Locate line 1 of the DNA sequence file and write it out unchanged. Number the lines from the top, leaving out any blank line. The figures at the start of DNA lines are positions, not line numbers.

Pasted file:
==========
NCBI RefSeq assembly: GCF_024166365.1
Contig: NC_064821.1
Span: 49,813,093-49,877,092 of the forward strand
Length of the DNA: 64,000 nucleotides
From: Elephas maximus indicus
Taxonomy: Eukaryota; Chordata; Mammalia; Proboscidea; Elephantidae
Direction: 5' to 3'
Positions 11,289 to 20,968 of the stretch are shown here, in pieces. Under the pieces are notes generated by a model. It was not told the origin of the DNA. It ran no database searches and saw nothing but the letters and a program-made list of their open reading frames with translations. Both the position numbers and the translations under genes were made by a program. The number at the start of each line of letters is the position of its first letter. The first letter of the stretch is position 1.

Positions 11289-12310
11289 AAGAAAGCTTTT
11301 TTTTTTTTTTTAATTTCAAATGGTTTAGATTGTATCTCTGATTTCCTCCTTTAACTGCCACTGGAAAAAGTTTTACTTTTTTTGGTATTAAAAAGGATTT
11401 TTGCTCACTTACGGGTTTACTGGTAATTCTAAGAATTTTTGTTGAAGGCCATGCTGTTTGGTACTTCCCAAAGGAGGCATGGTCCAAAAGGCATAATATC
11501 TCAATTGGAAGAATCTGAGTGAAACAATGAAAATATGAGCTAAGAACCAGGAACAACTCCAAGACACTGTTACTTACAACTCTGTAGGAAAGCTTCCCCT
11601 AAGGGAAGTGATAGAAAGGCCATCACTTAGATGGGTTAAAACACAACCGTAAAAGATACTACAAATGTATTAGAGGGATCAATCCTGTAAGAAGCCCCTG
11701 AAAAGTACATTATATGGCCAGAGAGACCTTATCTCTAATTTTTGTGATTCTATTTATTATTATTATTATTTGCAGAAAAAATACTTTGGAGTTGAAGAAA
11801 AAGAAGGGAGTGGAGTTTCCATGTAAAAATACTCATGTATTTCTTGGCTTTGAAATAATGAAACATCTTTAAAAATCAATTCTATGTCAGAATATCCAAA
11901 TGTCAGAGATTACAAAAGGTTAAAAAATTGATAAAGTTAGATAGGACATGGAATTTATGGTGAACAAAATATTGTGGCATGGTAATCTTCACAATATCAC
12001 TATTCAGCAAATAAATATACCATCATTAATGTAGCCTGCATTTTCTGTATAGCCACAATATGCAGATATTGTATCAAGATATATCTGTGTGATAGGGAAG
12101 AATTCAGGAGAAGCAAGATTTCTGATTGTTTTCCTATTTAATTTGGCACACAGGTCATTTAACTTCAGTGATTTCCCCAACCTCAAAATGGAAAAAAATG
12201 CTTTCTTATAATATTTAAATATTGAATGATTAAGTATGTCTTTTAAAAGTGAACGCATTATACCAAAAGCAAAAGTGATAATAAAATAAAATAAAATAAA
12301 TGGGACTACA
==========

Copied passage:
NCBI RefSeq assembly: GCF_024166365.1